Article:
(Procol Harum reference)
This past week has been one of those weeks (okay, two weeks… I lose track).
Nothing to complain about, but a bit different.
To begin with, I managed to get my butt into the Chemo Palace, all by myself, for the beginning of the last cycle Thursday before last. They took my blood, as they usually do, but we are now up to four vials, for some reason, and after that they took a slender tube of more of me that came from a box labeled ‘TB’. To me, that means tuberculosis, so I had to ask about that, and I did it in the wrong way.
Note to self: Don’t ask a question by answering it.
You see, my question was, ‘Is this what you use to check the blood thinness thing?’, to which she, the vampiress, could easily respond with a nod or a simple ‘Yes’. Had I asked, instead, “What the heck is THAT for?” she would have had to give me an answer. A minor distinction, but one that becomes more important as days go by, only because it gives me something to worry about, as if I need something to worry about.
For now, I am going along with her seemingly nonchalant affirmation that they use that slender tube for the purpose I hope it is used for. No sense in worrying about TB when it is really rather rare anyway, right?
I did tell her I was feeling jittery, the kind of jittery that usually comes from not eating for a long while, even though I had eaten plenty before going to the Palace, if eating means dropping some 1.5 Jevity down the tube through, not one beaker, but two! Yeah. Trying to get back on track nutritionally, so it was not a nutritional problem. I was jittery.
She took the blood anyway. She is, after all, a paid vampiress, and a good one at that, using the exact same bruised area the last vampiress created, and not expanding it a bit.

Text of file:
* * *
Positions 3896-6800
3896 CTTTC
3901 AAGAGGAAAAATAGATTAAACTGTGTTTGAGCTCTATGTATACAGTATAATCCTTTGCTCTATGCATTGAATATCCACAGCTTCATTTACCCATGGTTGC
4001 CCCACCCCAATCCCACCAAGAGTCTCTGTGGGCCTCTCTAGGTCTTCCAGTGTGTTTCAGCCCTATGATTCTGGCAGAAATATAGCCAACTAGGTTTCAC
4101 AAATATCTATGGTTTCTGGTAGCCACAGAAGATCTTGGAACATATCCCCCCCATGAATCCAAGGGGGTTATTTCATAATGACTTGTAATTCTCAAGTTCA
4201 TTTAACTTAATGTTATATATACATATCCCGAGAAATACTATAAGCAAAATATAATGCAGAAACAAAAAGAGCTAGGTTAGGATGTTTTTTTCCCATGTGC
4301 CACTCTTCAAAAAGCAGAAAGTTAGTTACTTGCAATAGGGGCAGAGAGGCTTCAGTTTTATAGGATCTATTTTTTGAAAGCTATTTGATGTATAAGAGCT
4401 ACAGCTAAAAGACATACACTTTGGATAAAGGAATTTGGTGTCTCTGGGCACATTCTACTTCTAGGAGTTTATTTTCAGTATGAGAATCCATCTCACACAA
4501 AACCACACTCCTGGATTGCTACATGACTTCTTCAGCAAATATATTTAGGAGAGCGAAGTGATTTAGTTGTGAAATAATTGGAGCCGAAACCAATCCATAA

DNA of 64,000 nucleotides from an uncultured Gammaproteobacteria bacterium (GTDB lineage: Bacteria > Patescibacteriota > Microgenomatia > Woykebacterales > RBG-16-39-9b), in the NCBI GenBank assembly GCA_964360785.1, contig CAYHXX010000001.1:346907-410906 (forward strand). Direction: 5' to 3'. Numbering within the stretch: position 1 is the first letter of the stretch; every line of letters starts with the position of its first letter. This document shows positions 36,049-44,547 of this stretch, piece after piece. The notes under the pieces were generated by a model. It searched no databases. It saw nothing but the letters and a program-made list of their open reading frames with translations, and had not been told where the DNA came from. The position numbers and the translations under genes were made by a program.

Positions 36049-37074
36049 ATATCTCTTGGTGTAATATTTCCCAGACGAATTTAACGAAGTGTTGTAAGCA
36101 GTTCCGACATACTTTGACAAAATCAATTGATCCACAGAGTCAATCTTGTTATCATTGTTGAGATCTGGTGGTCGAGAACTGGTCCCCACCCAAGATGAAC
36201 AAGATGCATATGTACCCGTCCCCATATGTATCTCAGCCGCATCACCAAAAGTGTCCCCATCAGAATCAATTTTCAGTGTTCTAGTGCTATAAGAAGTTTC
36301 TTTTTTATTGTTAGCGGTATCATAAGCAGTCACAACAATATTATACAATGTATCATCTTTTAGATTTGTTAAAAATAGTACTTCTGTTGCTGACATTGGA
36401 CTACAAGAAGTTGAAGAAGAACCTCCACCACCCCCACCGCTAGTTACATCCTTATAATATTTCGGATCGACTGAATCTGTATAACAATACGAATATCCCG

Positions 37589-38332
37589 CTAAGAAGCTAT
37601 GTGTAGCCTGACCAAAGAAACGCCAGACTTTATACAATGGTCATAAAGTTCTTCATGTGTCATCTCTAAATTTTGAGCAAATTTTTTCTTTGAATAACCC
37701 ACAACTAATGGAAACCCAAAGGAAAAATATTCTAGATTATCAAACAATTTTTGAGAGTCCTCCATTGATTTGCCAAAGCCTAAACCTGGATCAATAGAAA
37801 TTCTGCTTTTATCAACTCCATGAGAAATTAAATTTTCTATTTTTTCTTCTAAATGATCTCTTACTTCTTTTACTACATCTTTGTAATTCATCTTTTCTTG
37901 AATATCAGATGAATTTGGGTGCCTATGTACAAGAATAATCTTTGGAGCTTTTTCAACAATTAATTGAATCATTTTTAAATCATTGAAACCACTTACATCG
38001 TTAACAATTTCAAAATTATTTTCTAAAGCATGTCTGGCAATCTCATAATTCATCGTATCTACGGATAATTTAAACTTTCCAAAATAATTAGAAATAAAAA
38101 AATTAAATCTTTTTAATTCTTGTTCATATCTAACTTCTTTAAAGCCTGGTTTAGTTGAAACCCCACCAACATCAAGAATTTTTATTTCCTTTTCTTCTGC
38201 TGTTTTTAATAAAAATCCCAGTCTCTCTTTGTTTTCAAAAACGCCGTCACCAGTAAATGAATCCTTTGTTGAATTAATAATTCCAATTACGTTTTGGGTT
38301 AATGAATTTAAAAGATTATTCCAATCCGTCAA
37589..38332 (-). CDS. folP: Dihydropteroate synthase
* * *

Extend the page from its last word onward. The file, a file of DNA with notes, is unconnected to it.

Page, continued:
I must say this, though: I don’t care what anyone says, it really does start to hurt more and more as time goes by. I came to feel that way about the finger pricks, and now I am feeling that way about the vein sticks. For some reason, it hurts more when you are not under the influence of morphine, I suppose :).
She got me, and she took her share, and she sent me on my way. I roamed into OncoMan’s area and dropped my paperwork in his basket and thought I’d have a few moments (hours?) to read while waiting, but OncoMan’s extremely efficient and kind nurse recognized me at once and told me not to go anywhere.
Immediately to the scales went we, and I was right about where I was last time, maybe a pound short, but no worries. And then into the room, the one where you wait for OncoMan or his Physician’s Assistant (which is what I expected this time), where there is some garage sale art on the walls (yes, I’ve seen enough of it that I even have some in my house now!), and where there are a couple of chairs, a sink (luckily), a bed sort of thing, you know, the one with the piece of paper covering it, about three, four feet off of the floor, that you never want to lie on, else they come in, catch you at it, and call the ambulance squad, and that stool, with the warning for you not to try sitting on the stool, as you are not a trained professional.
So that is what they teach you in medical school!
I have not sat on the stool, although some of you might suspect that I have, rebel that I am :). No, I have not. I figure I will be the one person who spins around, falls off, breaks a chunk out of his skull and bleeds all over the place, only then to hear from a chorus of medical angels in perfect harmony: I TOLD YOU SO!
So I haven’t done it. Okay. I’m going to, next time. Time to live dangerously. :). But I haven’t done it yet.
I AM sitting there and the nurse asks how I am and I repeat the bit about jittery and having eaten and she checks my vital signs, and it turns out I am still alive and well, or so she opines, and then she leaves, and I break out in a sweat, and not because I am hot for her, although a good attorney might argue the point successfully, but because my jitteriness is becoming something else, something even less desirable.
Fortunately, PA comes in, and I tell her the same. Unfortunately, her response is the same. She leaves to find OncoMan, and I am left alone to stare at the garage sale art and try to read magazines that are making me dizzy, sort of like when you try to read while your wife is driving like a mad woman, and so I keep putting the magazines back, keep pulling them back out to try again, put them back, and finally barf in the perfectly sterile stainless steel sink.